When It’s OK to Lie

Sheri’s trying to get me in trouble today.

Hey Josh,


I’ve got a pretty great thing going on. I’m currently a debt-free sophomore in college with a 3.86 cumulative GPA, my family is supportive of me, and I’ve never had any trouble with people bullying me about my race, religion, or other attributes. To be honest, my life is pleasantly boring, and there have been very few conflicts holding me back.

It's a dog-eat-dog world out there, Jiminy Cricket. (That's Jiminy Cricket on his nose, right?)

That is very, very great, I agree.

This causes a slight problem when it comes to applying for scholarships and leadership positions on campus, though. It seems like every single application I fill out, interview I attend, or essay I have to write has some variation of this prompt: “Describe a time when you made an ethical decision and overcame adversity, and describe what you learned from this experience.”

Yeah, and justifiably so. One of the most important determinants of success anywhere, in my not-so-humble opinion, is the ability to bounce back from loss, defeat, adversity, etc.

Having lived a relatively adversity-free life, I can never think of anything to say for this question.

Nothing? It doesn’t have to be anything huge, like holding your Mom and Dad over a cliff and having to choose which one to drop. There’s gotta be some hard choice back there in your experience, no? Booze, drugs, cheating on your boyfriend, cheating on a test, witnessing others doing any of the aforementioned…nothing? If you failed the ethical test and did the wrong thing, that’s cool, too.

I’m afraid it makes me look naive or somehow more privileged (and therefore, less worthy) than some of the other people applying for the same scholarship/position.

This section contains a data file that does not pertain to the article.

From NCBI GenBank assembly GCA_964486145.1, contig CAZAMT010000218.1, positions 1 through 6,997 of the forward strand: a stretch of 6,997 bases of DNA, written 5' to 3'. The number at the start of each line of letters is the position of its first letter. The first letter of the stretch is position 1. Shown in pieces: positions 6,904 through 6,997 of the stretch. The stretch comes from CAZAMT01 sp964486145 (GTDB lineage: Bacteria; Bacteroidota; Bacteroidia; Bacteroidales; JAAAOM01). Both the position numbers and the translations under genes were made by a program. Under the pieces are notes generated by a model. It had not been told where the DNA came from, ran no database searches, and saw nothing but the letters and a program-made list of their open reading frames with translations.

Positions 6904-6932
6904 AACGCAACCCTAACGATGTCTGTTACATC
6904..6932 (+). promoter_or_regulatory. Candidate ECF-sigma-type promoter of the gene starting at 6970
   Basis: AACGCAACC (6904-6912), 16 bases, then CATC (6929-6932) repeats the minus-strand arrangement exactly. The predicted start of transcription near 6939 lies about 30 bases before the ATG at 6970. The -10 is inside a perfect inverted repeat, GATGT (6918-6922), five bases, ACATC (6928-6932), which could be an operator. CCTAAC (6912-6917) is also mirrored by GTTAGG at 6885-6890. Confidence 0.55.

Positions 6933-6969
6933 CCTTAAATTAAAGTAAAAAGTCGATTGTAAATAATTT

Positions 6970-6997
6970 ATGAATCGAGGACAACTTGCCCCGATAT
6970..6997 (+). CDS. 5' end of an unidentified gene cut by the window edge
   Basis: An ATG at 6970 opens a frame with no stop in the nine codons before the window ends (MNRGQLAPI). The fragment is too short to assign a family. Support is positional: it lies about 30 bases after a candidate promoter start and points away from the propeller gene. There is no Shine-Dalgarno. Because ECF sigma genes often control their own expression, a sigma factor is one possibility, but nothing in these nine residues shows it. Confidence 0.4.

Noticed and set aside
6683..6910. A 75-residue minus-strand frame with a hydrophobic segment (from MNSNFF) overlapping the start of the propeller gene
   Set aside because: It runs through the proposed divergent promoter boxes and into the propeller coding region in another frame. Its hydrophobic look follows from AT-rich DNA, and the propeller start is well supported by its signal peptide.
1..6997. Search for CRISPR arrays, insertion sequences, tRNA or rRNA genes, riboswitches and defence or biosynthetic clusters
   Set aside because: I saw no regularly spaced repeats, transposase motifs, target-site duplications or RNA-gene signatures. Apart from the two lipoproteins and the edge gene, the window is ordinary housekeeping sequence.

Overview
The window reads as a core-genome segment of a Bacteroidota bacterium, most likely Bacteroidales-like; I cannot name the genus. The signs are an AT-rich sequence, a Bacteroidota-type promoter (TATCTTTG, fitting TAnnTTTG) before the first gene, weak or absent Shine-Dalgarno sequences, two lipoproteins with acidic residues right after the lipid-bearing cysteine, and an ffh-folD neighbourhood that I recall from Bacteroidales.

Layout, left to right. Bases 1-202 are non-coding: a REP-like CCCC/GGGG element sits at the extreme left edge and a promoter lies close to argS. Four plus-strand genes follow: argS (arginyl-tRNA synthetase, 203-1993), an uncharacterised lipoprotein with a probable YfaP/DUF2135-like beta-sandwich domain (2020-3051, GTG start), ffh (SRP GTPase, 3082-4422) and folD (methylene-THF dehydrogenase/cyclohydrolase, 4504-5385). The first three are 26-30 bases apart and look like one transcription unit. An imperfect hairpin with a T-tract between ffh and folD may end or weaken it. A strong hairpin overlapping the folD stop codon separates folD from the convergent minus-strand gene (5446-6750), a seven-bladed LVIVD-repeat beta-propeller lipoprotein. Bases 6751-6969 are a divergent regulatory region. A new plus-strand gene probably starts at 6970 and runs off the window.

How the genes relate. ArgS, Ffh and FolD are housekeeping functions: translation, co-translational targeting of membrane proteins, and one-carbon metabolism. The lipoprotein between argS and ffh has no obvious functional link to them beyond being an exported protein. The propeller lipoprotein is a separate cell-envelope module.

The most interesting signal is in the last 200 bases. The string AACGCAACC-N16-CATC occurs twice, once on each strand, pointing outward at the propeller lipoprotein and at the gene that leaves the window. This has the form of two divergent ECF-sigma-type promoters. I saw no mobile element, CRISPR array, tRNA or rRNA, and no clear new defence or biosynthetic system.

Well, it does make you look naive and more privileged, but not less worthy. Luckily, I’m gonna kick open a door for you today.

I have an interview for a freshman mentor position (basically, they help freshman learn how to thrive in their classes and stay sane) this Saturday and I’m sure the question will come up. What should I say?

Well, I’ll give you two choices:

1) Make something up. That’s right — lie.

I give the advice to lie on your scholarship application in another post on this site, and I always catch hell for it from a few dozen people, but that’s OK. It’s still something I don’t have a problem with in certain circumstances, and this is one of them.

Here’s the thing: the entire question revolves around the sensitive, personal type of situation that people rarely talk publicly about, and certainly is rarely documented. Those are exactly the types of things that a lot of people end up lying about on scholarship applications, job applications, resumes, etc. — non-provable, non-verifiable stuff.

So if you feel like you’ve really gotta show someone that you can make it through adversity AND you really can’t think of any example where you’ve actually done so in your own life, AND you really want/need the job or scholarships — sure, make something up. Who’s going to call you on it? Nobody.

Word to the wise, though — don’t tell any stories about people dying who are really alive. You know, because they might show up someday, and then you’ve got some explaining to do.